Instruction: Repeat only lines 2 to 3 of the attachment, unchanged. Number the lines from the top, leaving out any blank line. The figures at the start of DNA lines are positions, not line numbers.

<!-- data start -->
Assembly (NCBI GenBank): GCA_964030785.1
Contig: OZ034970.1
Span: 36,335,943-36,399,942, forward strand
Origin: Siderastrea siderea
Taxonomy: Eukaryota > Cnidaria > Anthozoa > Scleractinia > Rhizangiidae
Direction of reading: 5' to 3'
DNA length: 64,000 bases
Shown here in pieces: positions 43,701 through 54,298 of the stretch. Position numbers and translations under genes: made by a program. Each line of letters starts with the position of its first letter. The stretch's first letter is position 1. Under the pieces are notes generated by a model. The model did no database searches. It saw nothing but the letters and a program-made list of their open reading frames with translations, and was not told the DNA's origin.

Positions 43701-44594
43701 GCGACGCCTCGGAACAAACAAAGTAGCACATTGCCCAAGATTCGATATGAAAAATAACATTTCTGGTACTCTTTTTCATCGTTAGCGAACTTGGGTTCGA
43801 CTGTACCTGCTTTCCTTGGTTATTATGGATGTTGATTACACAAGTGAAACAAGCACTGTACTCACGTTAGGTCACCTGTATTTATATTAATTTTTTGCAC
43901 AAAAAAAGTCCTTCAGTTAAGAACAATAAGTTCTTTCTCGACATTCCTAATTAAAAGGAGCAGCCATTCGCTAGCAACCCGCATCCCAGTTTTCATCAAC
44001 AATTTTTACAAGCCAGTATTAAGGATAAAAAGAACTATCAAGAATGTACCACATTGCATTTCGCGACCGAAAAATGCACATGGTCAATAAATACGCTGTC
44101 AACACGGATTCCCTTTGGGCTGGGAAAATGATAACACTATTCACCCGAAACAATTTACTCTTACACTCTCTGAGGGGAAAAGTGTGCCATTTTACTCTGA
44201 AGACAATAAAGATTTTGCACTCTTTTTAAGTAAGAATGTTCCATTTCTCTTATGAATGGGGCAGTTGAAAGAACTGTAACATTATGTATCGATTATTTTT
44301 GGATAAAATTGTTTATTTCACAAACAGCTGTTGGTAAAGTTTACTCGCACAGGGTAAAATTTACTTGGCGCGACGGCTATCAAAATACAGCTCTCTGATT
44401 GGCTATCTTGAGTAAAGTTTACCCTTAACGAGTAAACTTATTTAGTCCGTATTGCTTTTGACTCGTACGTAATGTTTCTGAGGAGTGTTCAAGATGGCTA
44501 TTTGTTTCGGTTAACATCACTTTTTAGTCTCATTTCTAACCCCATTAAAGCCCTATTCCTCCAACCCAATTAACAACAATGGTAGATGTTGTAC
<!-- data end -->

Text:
Contig: OZ034970.1
Span: 36,335,943-36,399,942, forward strand